Still reeling from the impact of the bushfires, many Australian businesses now face the fallout from the new coronavirus outbreak (COVID-19). Australia’s heavy exposure to China inevitably makes it one of the outbreak’s worst-hit economies. Economists expect the effects to shave at least 0.5 percentage points off Australia’s GDP growth in the March quarter, setting up the economy for its first fall since 2016.
Figure 1: Australia’s exposure to China since the SARS virus epidemic
Source: ANZ using data from the Australian Bureau of Statistics
Australian small and mid-sized enterprises (SMEs) are particularly vulnerable. For example, three-quarters of surveyed members of the Australian Tourism Industry Council (ATIC) have indicated that COVID-19 has affected them or will soon affect them via cancellations or lack of spending.
This might be a good time for brokers to help their SME clients get assistance from lenders through fee waivers, deferred loan payments and other forms of support.
According to a Roy Morgan survey in mid-February, one in six Australian businesses has already felt the impact of COVID-19. Manufacturers and wholesalers are among the most affected as China’s lockdowns and shuttered factories disrupt the supply chains of Australian businesses, hurting their revenues.
Tourism businesses and educational institutions have been in the firing line since travel bans began. Australia attracts nearly 1.5 million tourists from China and generates $12.3 billion in earnings from this market every year.
“The equivalent of one month’s effective closure of this market extends beyond $1 billion in lost Chinese tourist spending, alongside associated booking cancellations and no-shows among other international visitors and even domestic travellers across regions,” said ATIC Executive Director Simon Westaway.
For businesses with operations in China, the impact is clear. Around 92% of companies the Australian Chamber of Commerce in Shanghai surveyed believe the outbreak would hit their revenue for the first quarter of 2020. About 87% expect a negative impact on their revenue for the whole year.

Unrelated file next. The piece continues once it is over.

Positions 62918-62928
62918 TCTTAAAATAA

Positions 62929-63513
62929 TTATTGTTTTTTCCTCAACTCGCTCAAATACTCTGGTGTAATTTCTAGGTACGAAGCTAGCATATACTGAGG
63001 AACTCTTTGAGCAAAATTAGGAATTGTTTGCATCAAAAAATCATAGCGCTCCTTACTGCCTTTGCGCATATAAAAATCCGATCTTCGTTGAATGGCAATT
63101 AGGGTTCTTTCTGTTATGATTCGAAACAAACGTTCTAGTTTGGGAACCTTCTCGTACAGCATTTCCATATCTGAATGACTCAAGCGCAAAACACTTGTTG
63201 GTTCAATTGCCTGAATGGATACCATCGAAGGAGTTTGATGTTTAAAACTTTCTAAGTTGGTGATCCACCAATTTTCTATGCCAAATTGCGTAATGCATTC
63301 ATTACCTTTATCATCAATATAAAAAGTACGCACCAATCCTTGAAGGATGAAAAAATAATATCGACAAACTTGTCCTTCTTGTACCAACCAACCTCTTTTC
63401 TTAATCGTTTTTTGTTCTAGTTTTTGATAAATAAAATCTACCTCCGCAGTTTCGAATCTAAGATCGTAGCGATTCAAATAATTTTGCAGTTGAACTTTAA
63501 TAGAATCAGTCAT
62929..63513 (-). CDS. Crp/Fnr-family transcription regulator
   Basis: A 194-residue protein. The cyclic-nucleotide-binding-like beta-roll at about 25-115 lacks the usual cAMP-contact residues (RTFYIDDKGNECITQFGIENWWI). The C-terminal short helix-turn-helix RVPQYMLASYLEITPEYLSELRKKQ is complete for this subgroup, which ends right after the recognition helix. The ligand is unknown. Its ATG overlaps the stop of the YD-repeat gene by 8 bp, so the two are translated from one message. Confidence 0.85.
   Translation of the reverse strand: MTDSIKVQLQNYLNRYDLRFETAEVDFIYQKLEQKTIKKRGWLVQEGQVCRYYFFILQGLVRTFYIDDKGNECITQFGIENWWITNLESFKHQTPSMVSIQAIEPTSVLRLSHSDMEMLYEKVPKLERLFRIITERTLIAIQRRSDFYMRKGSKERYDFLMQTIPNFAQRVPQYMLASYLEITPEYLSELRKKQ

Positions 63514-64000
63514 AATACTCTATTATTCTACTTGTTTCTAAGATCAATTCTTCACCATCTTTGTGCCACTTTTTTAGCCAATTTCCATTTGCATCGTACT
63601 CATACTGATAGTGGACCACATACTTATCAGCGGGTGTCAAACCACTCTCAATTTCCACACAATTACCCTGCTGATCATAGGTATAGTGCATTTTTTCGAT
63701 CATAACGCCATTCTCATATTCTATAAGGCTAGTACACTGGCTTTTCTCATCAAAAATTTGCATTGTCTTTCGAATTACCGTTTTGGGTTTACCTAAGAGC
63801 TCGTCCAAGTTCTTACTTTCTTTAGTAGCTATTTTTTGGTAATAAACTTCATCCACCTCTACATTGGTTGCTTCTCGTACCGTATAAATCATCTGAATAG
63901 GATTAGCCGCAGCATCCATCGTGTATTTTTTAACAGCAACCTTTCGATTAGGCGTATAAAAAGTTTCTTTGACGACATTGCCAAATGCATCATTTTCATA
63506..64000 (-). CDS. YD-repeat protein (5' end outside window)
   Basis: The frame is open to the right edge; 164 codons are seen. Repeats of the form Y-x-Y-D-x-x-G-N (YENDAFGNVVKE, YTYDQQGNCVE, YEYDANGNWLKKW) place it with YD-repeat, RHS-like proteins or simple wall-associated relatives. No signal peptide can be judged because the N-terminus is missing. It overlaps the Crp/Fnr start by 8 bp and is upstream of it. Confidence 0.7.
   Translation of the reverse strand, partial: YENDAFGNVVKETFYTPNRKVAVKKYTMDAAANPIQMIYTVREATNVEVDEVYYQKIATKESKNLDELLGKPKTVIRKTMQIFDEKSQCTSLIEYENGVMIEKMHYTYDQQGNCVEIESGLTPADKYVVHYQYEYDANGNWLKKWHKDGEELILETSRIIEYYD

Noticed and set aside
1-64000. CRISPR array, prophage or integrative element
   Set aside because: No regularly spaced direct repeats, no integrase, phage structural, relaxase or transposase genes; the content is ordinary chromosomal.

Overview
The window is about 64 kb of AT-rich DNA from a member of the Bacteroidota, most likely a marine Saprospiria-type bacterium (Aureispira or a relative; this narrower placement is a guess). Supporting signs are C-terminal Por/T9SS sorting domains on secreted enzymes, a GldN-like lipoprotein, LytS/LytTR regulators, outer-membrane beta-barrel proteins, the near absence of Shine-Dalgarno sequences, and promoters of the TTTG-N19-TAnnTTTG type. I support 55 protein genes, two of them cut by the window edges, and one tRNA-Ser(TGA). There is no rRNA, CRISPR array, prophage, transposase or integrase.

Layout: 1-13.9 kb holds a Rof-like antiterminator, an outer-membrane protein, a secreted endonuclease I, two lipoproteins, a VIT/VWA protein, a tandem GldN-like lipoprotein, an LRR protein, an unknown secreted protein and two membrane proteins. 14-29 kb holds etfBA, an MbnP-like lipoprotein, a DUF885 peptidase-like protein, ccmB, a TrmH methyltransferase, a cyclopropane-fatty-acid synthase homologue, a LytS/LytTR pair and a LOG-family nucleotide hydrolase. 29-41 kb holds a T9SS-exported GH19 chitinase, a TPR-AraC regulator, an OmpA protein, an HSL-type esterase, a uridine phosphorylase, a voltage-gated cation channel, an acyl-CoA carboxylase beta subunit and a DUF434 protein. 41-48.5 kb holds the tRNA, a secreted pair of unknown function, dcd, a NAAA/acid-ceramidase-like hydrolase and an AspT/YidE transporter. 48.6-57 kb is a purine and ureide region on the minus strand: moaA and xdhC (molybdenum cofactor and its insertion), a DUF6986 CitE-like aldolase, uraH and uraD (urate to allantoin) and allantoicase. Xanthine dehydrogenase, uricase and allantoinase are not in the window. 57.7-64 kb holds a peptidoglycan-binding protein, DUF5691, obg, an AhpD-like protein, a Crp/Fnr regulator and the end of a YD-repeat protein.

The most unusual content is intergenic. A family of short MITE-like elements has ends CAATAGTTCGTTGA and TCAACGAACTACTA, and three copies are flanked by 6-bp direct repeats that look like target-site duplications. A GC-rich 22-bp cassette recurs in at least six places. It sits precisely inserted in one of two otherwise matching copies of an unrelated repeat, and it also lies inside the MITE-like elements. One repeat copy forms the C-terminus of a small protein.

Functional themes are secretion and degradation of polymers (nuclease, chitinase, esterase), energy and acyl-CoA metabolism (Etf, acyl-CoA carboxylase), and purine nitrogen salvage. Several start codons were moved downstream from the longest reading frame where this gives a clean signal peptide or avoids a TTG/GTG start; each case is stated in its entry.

The first three months of 2020 would be particularly hard for these businesses. Nearly 60% expect their first-quarter revenues to drop by at least 20%.
Figure 2: Outbreak’s expected impact on revenue forecasts of Australian businesses
Source: Australian Chamber of Commerce in Shanghai
Australian SMEs in the services sectors are taking the hardest blow to revenues, according to the chamber.
“There were less than a handful of businesses bucking this trend,” it said.
How long will the impact last?
As COVID-19 spreads globally, the Federal Government has acknowledged that the outbreak is hurting the broader economy.
“This is going to have a very significant impact on the Australian economy, not just on the tourism and education sectors that rely on Chinese visitors and Chinese students, but also on end-to-end supply chains,” said Treasurer Josh Frydenberg.
The Reserve Bank hasn’t updated its forecast for the economy, but its expectations of the impact on growth in early February were largely conservative.
“Overall, economic growth was expected to be weaker in the near term than had been forecast three months earlier, partly because of the effects of the bushfires and the coronavirus outbreak,” it said.
Quantifying the likely overall impact of the epidemic depends on how long it takes before the virus is contained.
“Clearly, the longer it drags on and the more the outbreak and disruption spreads globally, the bigger the impact on Australia, including the risk of two negative quarters; i.e. recession,” said AMP Capital Chief Economist Shane Oliver. “However, our base case of containment is that Chinese, global and hence Australian growth will rebound in the June quarter (avoiding recession in Australia’s case), although the risk of a delay is significant.”